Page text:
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State v. Litscher

Court of Appeals of Oregon

May 17, 2017

STATE OF OREGON, Plaintiff-Respondent,
v.
KEVIN DUANE LITSCHER, Defendant-Appellant.

          Argued and submitted October 27, 2015 McLoughlin High School, Milton-Freewater.

         Harney County Circuit Court 1309347CR; W. D. Cramer, Jr, Judge.

          Marc D. Brown, Deputy Public Defender, argued the cause for appellant. With him on the brief was Peter Gartlan, Chief Defender, Offce of Public Defense Services.

          Peenesh H. Shah, Assistant Attorney General, argued the cause for respondent. With him on the brief were Ellen F. Rosenblum, Attorney General, and Anna M. Joyce, Solicitor General.

          Before Armstrong, Presiding Judge, and Hadlock, Chief Judge, and Egan, Judge.

         Case Summary:

         Defendant appeals a judgment convicting him of multiple crimes, including kidnapping in the first degree, felon in possession of a firearm, and unlawful use of a weapon. On appeal, defendant makes an unpreserved argument that the trial court should have acquitted him of kidnapping, because the record does not include evidence showing that he "secretly confined" the victim in a place where the victim was "not likely to be found, " as required for a conviction under ORS 163.235. Defendant also makes unpreserved arguments regarding the length of his sentences for felon in possession of a firearm and unlawful use of a weapon.

         Held:

         The trial court did not plainly err in entering a judgment of conviction for first-degree kidnapping and, therefore, defendant's unpreserved argument that he was entitled to a judgment of acquittal presents no basis for reversal. In addition, because the challenged sentences are concurrent with- and shorter than-defendant's sentence for kidnapping and defendant has not explained any way in which he is prejudiced by the imposition of those sentences, the Court of Appeals declines to exercise its discretion to address defendant's unpreserved sentencing arguments.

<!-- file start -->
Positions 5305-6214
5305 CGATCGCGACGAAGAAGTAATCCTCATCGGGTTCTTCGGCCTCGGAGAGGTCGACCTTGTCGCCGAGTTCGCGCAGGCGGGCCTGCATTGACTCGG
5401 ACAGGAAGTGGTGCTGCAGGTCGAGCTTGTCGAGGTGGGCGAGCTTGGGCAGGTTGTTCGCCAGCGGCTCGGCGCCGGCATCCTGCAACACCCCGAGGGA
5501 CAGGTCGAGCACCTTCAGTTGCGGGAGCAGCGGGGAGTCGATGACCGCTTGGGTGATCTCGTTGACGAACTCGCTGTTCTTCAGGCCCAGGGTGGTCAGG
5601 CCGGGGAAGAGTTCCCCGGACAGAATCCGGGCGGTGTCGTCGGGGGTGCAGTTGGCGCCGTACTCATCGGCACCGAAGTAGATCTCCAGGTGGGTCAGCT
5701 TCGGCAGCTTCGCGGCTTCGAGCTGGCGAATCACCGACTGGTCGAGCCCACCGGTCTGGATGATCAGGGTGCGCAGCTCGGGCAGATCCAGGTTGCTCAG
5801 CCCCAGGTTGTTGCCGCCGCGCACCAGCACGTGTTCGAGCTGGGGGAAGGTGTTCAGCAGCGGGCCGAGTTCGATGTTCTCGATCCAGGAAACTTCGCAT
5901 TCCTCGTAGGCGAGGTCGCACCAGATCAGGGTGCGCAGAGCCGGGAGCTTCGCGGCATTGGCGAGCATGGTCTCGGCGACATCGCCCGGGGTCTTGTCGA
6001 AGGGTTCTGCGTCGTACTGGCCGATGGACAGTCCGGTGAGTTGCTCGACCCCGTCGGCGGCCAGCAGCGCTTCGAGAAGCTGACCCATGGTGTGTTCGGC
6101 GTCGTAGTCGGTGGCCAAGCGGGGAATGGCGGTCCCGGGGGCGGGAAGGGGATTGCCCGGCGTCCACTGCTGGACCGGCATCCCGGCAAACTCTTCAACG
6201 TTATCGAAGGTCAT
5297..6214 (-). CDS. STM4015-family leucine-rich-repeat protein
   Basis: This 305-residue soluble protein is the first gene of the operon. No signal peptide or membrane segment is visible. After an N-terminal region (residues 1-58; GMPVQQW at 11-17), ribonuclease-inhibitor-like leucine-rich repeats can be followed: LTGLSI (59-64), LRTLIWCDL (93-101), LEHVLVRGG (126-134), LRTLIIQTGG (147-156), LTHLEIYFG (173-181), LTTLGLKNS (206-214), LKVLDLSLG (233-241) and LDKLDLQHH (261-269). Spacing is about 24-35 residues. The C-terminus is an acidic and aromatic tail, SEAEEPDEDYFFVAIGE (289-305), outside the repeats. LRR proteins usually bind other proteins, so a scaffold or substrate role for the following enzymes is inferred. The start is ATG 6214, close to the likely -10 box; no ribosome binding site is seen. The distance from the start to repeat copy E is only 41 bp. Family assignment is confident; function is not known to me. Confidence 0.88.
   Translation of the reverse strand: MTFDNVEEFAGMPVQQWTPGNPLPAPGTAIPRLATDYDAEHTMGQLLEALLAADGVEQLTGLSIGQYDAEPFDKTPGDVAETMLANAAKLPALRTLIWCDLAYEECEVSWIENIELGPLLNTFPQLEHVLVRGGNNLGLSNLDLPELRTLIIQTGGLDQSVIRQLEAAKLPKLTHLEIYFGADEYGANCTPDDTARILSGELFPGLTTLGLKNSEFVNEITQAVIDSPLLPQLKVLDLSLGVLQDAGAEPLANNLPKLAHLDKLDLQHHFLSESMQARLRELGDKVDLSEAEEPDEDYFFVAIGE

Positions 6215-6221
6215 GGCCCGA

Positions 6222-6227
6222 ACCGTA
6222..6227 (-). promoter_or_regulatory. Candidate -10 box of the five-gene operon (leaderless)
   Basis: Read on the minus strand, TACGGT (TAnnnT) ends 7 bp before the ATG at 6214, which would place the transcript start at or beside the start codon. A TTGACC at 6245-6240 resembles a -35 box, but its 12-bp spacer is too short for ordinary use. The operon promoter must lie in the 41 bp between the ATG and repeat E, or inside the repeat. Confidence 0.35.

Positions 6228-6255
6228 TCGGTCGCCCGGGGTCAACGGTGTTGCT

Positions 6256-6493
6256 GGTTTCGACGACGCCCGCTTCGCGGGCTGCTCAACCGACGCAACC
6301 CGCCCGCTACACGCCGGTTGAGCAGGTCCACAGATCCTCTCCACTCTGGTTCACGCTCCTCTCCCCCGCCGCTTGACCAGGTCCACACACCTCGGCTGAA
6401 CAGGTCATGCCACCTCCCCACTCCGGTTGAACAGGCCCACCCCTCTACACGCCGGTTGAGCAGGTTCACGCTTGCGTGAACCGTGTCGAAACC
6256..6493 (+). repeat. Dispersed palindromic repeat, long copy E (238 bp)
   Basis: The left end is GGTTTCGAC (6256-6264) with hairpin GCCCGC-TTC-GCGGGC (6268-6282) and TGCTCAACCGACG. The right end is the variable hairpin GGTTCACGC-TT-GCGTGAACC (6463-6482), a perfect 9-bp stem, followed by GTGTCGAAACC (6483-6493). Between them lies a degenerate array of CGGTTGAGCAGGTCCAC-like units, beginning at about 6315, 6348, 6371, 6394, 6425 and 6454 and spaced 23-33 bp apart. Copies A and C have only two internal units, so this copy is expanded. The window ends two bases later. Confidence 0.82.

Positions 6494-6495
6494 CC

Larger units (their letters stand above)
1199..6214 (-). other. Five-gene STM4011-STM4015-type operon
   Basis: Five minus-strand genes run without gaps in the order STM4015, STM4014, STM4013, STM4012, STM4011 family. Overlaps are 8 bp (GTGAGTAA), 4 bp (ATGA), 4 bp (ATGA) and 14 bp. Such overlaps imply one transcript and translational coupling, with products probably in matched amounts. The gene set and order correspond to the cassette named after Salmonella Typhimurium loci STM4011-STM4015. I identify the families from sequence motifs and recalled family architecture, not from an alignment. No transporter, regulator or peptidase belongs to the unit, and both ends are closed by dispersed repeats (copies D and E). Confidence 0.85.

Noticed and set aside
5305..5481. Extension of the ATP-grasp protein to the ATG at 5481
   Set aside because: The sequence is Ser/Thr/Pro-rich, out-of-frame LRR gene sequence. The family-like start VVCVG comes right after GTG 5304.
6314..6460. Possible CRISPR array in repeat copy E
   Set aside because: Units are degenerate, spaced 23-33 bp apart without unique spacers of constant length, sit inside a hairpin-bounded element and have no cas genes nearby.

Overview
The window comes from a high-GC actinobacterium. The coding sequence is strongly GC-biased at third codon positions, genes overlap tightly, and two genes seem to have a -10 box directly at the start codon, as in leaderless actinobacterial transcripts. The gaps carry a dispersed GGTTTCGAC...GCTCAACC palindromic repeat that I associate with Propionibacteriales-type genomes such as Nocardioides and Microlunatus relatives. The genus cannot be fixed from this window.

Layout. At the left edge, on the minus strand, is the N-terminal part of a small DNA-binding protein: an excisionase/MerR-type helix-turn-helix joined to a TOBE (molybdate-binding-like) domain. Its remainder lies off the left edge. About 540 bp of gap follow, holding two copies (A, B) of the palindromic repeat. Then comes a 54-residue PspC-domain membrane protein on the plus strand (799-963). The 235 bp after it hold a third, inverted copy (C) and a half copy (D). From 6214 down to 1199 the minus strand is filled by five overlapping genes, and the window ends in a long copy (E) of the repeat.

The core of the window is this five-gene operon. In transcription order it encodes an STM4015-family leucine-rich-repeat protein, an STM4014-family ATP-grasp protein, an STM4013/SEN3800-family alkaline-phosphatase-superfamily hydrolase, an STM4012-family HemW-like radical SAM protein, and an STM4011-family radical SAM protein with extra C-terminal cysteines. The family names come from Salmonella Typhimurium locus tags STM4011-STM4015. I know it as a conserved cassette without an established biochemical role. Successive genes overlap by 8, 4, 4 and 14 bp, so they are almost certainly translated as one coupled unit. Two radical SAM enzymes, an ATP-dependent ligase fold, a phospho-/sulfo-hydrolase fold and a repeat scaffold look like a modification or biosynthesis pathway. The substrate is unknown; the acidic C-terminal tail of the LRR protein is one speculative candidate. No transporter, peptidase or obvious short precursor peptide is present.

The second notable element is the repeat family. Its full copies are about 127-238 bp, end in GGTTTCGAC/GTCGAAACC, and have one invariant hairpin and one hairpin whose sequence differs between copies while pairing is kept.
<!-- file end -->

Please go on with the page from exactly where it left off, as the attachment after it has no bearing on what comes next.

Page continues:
Affirmed.

          HADLOCK, C. J.

         Defendant was convicted of multiple crimes, including first-degree kidnapping. On appeal from the judgment of conviction, he makes an unpreserved argument that the trial court should have acquitted him of kidnapping because the record does not include evidence showing that he "confine [d]" the victim "in a place where [she was] not likely to be found." ORS l63.225(1)(b). As we explain below, the trial court did not plainly err in entering a judgment of conviction for first-degree kidnapping. Accordingly, defendant's unpreserved argument that he was entitled to a judgment of acquittal presents no basis for reversal. In addition, we decline to exercise our discretion to address defendant's unpreserved sentencing arguments. Accordingly, we affirm.

         In assessing defendant's argument that he was entitled to a judgment of acquittal on the kidnapping charge, we view the facts in the light most favorable to the state. State v. Rader, 348 Or 81, 83, 228 P.3d 552 (2010). We summarize the pertinent facts of this case in accordance with that standard.

         Defendant's parents have two homes, their residence in Burns and a cabin in Harney County. The cabin is miles out of town and the closest neighbor is eight to 10 miles away. The area is wooded and the cabin is not visible from the road. Defendant's parents have an antenna that allows them to get cell-phone service at a ...


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